Trees provide numerous benefits to our environment, including improving air quality,
reducing carbon dioxide levels, and providing shade and beauty. However, trees can
also pose a risk to people and property if they are not healthy and stable. Sonic
tomography is an innovative technique used in tree risk assessment that can help
arborists evaluate the health and stability of trees.
What is Sonic Tomography?
Sonic tomography is a non-invasive technique used to evaluate the internal structure of
trees. It involves using a series of sensors or sensors and hammers to create sound
waves that pass through the tree. The speed and direction of the sound waves are then
recorded, and a three-dimensional image of the tree's internal structure is created.
How Does Sonic Tomography Help in Tree Risk Assessment?
Sonic tomography can help arborists identify areas of decay or damage inside a tree
that are not visible from the outside. By identifying these areas, arborists can better
assess the risk of the tree falling or losing branches, and take appropriate measures to
reduce the risk.
Sonic tomography can also help arborists determine the extent of decay or damage
within the tree, which can help guide decisions about whether to remove the tree or take
other measures to reduce the risk of failure.
How is Sonic Tomography Performed?
Performing sonic tomography involves a few key steps:
1. Setting up sensors: Sensors are placed around the tree trunk in a circular
pattern, typically at equal intervals. The number of sensors used depends on the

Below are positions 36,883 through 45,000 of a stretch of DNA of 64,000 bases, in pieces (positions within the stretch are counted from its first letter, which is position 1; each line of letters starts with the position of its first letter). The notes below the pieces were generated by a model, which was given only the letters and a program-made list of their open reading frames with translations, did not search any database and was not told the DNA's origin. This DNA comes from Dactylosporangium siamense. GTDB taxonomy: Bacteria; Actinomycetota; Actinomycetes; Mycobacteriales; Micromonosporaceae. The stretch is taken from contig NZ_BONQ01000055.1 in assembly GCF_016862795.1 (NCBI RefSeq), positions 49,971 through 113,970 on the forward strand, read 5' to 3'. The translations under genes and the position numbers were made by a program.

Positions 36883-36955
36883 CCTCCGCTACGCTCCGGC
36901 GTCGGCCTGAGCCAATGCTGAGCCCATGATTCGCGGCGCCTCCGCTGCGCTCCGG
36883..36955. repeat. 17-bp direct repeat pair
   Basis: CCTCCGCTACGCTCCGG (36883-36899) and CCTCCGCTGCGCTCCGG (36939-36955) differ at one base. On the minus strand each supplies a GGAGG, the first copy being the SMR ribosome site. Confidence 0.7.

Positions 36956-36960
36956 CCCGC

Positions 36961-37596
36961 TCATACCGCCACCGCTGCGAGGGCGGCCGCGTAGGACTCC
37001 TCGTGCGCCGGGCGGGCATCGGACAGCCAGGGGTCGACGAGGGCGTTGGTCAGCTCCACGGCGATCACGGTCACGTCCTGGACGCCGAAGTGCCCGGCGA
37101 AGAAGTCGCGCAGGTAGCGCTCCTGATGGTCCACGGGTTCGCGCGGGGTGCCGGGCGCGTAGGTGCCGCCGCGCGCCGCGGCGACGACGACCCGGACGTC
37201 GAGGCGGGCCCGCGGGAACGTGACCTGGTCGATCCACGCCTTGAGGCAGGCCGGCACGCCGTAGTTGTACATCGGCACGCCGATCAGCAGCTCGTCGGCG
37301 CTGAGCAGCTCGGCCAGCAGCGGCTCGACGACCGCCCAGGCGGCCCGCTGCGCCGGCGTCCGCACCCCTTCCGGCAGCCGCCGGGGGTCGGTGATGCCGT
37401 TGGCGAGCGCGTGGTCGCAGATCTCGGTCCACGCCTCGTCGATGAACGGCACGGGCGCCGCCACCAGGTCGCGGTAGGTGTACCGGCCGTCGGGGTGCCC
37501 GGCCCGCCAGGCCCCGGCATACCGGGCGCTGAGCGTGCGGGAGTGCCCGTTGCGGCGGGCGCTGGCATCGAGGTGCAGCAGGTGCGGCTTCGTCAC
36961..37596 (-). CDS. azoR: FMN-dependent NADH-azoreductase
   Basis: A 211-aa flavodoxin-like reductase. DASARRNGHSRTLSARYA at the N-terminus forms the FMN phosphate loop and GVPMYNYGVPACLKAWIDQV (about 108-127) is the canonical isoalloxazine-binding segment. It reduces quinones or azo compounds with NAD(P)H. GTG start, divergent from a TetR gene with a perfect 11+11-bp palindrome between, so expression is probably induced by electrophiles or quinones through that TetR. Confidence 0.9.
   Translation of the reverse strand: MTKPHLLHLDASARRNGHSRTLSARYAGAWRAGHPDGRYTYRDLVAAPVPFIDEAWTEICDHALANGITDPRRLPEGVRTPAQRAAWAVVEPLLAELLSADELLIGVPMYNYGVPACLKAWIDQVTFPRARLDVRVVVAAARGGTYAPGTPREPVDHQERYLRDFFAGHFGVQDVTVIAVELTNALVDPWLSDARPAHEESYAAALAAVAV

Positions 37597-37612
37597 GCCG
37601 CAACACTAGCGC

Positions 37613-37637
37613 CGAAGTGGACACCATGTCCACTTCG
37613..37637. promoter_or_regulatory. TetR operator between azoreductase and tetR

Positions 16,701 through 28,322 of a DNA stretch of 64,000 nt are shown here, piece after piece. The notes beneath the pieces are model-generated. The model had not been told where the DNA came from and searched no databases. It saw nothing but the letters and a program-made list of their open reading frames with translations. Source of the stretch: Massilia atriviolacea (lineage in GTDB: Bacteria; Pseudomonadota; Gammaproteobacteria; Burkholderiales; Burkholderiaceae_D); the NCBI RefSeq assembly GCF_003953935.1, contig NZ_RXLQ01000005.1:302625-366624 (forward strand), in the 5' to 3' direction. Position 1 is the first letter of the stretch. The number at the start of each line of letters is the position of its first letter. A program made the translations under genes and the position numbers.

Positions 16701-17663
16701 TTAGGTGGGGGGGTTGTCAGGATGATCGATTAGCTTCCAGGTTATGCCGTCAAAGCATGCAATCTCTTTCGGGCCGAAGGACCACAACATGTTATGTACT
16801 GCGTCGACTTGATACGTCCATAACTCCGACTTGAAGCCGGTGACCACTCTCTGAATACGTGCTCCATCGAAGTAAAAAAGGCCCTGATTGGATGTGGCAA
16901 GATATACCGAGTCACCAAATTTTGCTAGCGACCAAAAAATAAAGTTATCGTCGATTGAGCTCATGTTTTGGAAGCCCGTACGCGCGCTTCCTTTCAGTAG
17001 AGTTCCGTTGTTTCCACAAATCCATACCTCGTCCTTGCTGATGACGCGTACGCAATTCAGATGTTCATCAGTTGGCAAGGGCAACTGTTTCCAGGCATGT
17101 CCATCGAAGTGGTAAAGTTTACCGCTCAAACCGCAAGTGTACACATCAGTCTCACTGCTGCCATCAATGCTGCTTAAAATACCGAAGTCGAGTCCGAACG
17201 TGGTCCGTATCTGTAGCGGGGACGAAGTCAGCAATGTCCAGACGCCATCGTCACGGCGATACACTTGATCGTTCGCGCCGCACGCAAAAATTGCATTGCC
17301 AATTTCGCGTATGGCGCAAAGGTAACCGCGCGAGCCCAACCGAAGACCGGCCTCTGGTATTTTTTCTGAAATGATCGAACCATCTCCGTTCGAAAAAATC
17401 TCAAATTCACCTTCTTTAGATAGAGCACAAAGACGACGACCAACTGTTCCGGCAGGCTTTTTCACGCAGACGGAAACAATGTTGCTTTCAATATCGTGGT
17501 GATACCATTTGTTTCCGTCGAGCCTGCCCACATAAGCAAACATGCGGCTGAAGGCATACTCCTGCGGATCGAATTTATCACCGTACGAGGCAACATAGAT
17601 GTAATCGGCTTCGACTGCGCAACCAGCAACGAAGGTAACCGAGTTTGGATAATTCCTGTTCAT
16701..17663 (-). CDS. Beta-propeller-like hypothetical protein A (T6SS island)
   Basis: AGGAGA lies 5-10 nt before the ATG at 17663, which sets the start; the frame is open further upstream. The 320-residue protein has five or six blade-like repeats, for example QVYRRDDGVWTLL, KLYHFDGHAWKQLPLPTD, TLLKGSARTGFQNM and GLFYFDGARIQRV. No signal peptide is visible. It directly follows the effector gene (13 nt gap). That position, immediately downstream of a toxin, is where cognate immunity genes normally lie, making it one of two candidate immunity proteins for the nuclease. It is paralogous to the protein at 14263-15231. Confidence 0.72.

size of the tree and the level of detail desired.
2. Creating sound waves: Once the sensors are in place, a series of sound waves
are created by striking the trunk with a hammer or using a specialized device that
emits sound waves.
3. Recording data: The speed and direction of the sound waves are recorded by the
sensors and sent to a computer program, which uses the data to create a three-
dimensional image of the tree's internal structure.
4. Analysis: The three-dimensional image is analyzed by arborists to identify areas
of decay or damage within the tree.
Sonic tomography is a powerful tool for evaluating the health and stability of trees,
particularly those that are large or have significant internal decay or damage. By
identifying areas of decay or damage, arborists can better assess the risk of the tree
falling or losing branches, and take appropriate measures to reduce the risk. Sonic
tomography is a non-invasive technique that can be performed quickly and easily,
making it a valuable addition to any tree risk assessment program.